It’s a nice team, with a good-size group and it’s also a good team to focus on the women’s side of the sport. I have always respected and looked up to the team, so I am quite excited to be part of it. I hope I can also bring something to the team this year.
What’s the reason why you changed the team? Is it because you wanted more responsibilities inside a team? Do you have good feelings for this season development?
I was coming to a point where I felt that I needed a change. I’ve been cycling for many years now and I am getting a bit older – she laughs-.
I’ve been in the game for so long and I’ve done very well by being the helper in the team. I just feel that it’s a sort of ‘now or never’ to try something different and try to find my limits, see how far I can go and what qualities could I really reach as a rider. It’s time to have a little bit more responsibility and try to find my limits. I think this is a good opportunity for that.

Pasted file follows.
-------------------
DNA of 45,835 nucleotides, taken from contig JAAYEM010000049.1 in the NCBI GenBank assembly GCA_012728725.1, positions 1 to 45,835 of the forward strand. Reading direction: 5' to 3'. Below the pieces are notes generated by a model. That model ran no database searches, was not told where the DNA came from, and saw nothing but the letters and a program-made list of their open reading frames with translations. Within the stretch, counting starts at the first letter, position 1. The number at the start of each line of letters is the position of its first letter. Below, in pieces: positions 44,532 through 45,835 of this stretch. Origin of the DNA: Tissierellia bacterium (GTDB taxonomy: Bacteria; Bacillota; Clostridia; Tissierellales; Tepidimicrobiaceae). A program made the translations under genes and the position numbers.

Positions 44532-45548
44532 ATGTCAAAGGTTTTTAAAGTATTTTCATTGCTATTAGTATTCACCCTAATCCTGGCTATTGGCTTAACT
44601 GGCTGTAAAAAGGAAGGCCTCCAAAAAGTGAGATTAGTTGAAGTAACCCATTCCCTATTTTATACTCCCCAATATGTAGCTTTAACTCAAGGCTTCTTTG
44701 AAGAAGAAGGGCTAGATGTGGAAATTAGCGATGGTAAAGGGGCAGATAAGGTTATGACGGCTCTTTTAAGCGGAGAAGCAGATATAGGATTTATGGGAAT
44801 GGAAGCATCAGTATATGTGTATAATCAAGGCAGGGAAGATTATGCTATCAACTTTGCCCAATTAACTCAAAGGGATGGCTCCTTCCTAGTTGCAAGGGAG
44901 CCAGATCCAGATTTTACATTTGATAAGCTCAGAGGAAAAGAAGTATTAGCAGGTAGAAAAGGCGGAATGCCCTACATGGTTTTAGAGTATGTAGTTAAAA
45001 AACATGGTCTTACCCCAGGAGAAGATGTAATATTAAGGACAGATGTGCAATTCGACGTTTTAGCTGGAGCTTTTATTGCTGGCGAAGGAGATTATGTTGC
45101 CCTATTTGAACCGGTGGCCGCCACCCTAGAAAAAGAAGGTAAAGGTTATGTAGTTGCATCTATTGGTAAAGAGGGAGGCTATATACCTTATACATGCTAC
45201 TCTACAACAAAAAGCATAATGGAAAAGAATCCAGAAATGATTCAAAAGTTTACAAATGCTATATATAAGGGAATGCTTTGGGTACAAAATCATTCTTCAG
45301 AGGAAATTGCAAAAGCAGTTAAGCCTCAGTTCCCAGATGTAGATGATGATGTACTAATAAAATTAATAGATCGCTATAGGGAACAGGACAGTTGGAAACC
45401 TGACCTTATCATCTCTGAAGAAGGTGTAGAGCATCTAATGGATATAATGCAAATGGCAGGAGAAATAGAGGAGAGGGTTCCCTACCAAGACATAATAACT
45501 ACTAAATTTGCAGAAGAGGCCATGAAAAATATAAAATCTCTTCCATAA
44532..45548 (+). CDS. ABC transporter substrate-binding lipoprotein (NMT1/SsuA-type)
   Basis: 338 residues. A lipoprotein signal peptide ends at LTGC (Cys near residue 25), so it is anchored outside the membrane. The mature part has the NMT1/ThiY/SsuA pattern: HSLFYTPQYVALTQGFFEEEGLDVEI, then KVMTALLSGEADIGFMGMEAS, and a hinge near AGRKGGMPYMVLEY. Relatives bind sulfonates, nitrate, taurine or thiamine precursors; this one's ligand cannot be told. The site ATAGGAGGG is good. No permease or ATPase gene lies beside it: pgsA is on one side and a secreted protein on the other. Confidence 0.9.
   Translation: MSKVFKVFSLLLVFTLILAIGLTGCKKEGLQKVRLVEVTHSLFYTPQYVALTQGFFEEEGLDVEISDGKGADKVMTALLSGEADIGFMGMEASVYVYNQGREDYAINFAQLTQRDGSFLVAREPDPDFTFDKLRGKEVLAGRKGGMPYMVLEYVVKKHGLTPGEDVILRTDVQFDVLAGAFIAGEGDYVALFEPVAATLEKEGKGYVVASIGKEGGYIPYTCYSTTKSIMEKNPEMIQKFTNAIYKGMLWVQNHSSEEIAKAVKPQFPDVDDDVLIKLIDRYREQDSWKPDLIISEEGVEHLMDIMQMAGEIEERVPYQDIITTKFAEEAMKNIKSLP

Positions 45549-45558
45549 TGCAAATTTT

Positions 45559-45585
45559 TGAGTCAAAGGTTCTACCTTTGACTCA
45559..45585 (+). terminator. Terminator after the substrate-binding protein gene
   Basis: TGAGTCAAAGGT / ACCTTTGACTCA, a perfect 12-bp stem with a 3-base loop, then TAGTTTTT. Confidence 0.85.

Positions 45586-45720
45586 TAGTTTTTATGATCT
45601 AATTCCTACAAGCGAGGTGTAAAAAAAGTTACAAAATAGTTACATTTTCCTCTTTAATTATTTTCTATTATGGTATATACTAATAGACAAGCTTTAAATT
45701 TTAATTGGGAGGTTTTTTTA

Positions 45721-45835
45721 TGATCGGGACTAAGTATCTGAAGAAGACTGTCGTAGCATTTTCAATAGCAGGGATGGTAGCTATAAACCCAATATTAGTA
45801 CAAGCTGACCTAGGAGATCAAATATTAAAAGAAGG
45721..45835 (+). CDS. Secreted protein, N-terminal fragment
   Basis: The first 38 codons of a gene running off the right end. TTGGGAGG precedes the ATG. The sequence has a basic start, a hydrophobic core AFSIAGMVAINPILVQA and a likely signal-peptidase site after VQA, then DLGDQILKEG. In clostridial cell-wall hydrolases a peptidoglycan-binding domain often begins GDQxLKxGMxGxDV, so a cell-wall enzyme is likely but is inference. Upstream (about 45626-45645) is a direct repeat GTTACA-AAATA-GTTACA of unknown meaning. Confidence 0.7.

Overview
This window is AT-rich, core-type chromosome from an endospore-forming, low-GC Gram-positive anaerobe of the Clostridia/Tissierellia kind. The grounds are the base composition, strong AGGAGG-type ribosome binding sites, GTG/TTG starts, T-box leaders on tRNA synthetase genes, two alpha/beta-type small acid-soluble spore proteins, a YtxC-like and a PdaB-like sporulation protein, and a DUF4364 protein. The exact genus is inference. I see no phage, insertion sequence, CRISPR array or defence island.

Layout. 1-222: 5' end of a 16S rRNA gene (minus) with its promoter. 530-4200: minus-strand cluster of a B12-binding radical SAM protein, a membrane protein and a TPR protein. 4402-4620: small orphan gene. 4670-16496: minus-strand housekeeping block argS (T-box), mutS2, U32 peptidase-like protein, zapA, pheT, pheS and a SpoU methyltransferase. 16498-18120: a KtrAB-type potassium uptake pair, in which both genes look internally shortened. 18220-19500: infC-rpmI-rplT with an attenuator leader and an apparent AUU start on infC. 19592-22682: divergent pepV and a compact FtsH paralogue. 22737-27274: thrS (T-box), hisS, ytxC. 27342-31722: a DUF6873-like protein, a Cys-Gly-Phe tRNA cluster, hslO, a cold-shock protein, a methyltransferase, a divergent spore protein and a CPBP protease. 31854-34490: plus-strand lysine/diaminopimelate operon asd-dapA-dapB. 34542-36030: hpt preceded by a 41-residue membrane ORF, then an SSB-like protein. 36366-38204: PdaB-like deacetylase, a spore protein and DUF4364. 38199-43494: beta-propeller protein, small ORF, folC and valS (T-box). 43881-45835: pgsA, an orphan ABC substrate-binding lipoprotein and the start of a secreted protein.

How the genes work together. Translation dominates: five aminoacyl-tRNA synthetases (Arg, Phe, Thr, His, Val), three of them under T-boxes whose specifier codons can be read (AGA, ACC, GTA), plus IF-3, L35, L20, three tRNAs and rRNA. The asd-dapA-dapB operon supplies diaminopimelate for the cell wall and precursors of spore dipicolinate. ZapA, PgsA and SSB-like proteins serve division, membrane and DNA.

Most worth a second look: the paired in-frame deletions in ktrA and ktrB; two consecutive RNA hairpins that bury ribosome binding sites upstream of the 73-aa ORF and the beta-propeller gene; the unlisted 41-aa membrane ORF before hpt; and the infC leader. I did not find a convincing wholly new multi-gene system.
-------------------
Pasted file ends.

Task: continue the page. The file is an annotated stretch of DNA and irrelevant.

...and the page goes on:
How did your passion for cycling exactly start? You have admitted that you were a bit naive in the beginning. That you didn’t really know much about women’s cycling.
I started cycling when I was 12 after my father tried to convince me because I have an older brother who cycled before me. I was doing gymnastics at that moment.
I was 18 when I turned my focus onto cycling. Then I turned professional when I was 19 and it was a big step! I don’t think I fully knew where I was getting into. But sometimes it’s better because you just go along with it and I learned so much the first years as a professional.
Do you think that by being so naive, so to speak, helped you not feel too much pressure in your career development?
Not expecting too much or being too worried about what was awaiting me, meant I was able to develop at a good pace. And actually, not being too stressed about it too soon. I finished high school when I turned professional. I can see this with a lot of girls in the team this year, who still study and I think it’s important to take also time for that!